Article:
The human mind is set up to seek out various shortcuts. Professionally, this is called cognitive biases, which can lead us to wrong conclusions. A simple real-life example is the first impression effect, where the first 5 seconds determine what conclusion we draw about a person. If he or she has not impressed us with something, then it practically doesn't matter how good that person is in his or her field. Another example: if you see a label in a shop with €40 crossed out and a price of €20 underneath it, it is more tempting than if the sign only says €20.

There are about 180 cognitive biases in total, they affect how we perceive the reality around us and manifest themselves in different areas of life. In trading, of course, these influences are also at work, and unfortunately, they certainly don't serve us well. Some of them have a strong potential to trigger emotions and various unpleasant psychological contexts in trading, which will surprise a newcomer.
 

Examples of cognitive bias in trading:

  • Selective thinking: we prefer stimuli that are more interesting to us, and have a more emotional charge, at the expense of other stimuli.
  • Hot hand syndrome: belief that after a series of successes we are "on a roll" and will continue to do well
  • Loss aversion: significantly negative emotions caused by every - even the smallest - loss.
  • Revenge trading: constantly opening new trades in order to "heal" from previous losses.


These four and many other examples of cognitive bias are behind the explanation of why many traders fail to stop losses or even the opposite, why after making a profit they tend to continue trading even when the signal is not there. Which ultimately leads to losses, of course.


But what to do about it?

The first step to avoid succumbing to these phenomena in trading is to get familiar with them and understand them. The second step to counteract emotional influences in trading is maximum rationalization and critical thinking. Therefore, base your approach to the markets on facts.

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Principle 4: Risk only what you can afford to lose

This rule is an old one, but it's still so relevant that it's worth remembering again. Never borrow money for trading and always make sure you only allocate the amount of money you can afford to lose to your trading account. That is, only trade an amount of money that, if you lose it, will not cause you to lose your lifestyle.

In finance, unfortunately, the risk is omnipresent. It is true that if you want to make potentially above-average returns, the risk, which is expressed in terms of losing money, always increases with it. Bank accounts are low risk. There is no market risk due to price fluctuations. But that is also why the yield is low.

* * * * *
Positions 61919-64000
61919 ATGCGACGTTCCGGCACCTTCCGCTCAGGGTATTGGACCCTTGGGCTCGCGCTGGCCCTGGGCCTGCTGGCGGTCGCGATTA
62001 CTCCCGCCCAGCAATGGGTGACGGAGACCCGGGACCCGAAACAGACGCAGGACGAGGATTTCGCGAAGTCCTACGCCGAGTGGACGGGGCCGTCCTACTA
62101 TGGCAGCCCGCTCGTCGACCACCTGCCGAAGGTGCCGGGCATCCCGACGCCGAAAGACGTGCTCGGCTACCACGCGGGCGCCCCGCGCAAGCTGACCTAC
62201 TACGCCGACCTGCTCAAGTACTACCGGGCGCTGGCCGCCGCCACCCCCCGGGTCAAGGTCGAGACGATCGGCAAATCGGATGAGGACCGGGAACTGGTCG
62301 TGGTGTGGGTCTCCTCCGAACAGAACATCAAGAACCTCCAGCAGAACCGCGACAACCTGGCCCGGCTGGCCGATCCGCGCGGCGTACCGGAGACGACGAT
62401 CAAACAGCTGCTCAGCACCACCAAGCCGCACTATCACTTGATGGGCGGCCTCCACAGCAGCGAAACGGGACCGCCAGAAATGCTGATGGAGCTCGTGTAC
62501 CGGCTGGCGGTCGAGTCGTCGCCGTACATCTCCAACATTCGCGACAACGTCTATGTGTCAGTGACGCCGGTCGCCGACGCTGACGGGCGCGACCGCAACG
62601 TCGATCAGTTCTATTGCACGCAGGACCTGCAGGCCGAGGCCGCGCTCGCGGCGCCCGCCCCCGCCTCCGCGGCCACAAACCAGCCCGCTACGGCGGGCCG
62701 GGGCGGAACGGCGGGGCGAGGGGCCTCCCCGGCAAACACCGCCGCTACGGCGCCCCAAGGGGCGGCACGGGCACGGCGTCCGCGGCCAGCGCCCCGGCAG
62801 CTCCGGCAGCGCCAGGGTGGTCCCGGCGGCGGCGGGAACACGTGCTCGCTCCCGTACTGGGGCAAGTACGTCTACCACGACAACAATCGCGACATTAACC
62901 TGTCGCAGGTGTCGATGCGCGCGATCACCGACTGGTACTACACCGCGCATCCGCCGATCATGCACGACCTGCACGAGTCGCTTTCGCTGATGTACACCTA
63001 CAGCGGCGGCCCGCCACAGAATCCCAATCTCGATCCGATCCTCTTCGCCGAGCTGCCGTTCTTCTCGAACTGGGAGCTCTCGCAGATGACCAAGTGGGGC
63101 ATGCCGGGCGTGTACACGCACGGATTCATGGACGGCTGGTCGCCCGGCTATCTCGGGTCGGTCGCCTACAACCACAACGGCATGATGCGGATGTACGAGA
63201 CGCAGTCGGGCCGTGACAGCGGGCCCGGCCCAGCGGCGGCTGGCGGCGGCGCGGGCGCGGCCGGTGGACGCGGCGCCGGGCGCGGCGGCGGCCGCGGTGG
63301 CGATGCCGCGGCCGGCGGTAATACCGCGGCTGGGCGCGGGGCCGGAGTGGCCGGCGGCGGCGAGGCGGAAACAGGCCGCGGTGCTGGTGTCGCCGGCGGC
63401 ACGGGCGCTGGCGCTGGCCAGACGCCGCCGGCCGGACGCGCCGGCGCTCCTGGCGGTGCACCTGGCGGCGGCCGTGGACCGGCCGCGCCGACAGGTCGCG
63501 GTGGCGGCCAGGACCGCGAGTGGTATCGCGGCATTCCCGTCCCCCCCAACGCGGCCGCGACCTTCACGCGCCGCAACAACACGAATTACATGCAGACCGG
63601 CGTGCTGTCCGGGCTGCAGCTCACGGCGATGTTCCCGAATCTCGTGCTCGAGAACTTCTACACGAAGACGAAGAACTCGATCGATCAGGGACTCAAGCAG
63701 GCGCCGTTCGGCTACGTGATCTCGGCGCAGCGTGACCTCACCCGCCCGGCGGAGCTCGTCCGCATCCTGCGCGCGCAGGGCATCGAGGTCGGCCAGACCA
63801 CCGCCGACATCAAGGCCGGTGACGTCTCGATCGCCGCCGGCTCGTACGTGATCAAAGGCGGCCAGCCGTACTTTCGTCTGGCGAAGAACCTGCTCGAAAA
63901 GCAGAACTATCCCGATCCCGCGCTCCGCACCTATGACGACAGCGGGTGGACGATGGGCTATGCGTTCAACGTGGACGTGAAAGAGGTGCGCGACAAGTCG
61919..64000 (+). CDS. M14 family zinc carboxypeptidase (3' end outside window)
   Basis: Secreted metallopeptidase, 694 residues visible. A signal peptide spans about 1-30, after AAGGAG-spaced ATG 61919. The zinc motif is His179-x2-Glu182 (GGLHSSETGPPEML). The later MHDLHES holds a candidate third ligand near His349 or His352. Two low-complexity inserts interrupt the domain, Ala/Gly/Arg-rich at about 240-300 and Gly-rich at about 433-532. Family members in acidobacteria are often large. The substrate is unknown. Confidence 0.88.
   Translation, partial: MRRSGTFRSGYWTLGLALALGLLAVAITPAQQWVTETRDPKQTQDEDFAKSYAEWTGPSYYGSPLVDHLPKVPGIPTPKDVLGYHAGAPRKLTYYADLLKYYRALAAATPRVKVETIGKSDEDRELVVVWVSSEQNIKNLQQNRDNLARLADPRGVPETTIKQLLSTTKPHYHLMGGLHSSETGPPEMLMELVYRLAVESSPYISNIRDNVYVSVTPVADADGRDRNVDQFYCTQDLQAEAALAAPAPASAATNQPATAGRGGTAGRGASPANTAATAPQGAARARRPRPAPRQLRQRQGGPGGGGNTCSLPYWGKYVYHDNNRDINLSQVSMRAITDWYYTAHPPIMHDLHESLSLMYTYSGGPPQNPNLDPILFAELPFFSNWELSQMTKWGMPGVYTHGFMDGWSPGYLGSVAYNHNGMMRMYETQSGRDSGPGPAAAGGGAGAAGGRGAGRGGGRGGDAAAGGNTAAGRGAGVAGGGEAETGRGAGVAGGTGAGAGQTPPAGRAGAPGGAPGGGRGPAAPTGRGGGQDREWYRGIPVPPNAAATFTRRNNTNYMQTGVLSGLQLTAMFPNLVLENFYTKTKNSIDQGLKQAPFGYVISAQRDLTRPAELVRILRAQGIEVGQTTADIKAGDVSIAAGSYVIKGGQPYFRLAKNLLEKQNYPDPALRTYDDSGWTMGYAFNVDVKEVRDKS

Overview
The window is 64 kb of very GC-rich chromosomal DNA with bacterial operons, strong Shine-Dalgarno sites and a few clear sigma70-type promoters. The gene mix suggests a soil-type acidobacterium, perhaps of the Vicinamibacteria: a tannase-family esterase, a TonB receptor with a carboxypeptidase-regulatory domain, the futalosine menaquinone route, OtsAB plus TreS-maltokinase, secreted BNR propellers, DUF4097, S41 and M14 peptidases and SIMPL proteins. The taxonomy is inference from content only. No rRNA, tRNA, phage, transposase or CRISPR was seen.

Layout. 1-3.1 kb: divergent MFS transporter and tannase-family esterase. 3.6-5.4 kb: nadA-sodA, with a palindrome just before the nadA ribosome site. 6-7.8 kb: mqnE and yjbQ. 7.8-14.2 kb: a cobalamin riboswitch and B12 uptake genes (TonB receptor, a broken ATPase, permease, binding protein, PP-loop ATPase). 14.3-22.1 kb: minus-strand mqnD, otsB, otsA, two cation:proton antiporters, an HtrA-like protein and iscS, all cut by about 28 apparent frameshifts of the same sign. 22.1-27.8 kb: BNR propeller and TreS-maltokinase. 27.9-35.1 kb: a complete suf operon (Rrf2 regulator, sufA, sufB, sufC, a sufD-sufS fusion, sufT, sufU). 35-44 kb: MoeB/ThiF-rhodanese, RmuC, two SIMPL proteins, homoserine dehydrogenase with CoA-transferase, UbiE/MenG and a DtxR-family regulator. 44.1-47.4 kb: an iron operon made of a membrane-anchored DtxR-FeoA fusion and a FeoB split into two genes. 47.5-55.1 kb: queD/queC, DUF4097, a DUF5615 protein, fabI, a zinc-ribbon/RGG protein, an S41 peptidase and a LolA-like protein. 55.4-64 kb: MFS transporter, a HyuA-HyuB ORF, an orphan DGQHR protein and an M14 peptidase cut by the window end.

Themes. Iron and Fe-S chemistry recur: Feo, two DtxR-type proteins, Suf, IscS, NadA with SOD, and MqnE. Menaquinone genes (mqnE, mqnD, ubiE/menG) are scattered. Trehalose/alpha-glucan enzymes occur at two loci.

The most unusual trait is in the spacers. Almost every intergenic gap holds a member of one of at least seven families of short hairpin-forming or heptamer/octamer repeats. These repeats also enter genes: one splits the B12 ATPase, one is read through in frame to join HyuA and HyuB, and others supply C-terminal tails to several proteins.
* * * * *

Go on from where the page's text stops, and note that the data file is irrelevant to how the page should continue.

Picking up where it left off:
If you want to try to actively profit from market volatility, you cannot avoid exposure to risk. That means you have to learn to manage that risk to reduce the likelihood of it occurring. Therefore, you should only ever trade a system that you trust 100%, know where to place your stop loss, etc.

Principle 5: Trading is not everything

This paragraph could be summed up in one sentence: trading must not become the center of your entire life. This could lead to isolation from the outside world and, in extreme cases, to addiction.

Therefore, you should have different sources of joy that provide a stronger positive emotional experience than the trading experience. So do not forget yourself. If you have a harmonious family, that's great. Meet with friends, play sports, travel, play with your pet, etc. In short, do more of what you enjoy.

Lifestyle is related to this. If you "sleep in" at McDonald's, it will have a different effect on your mind and body after a while than if you eat a nutritionally balanced diet. And definitely don't underestimate quality sleep. Trading is mentally demanding and your mind needs to regenerate. So turn off your platform two hours before sleep and don't turn it on until an hour after you wake up. Then you will have more energy, which will definitely come in handy in the demanding profession of a trader.

67.90 % of retail investors lose their capital when trading CFDs with this provider.
CFDs are complex instruments and come with a high risk of losing money rapidly due to leverage. 67.90 % of retail investors lose their capital when trading CFDs with this provider. You should consider whether you understand how CFDs work and whether you can afford to take the high risk of losing your money.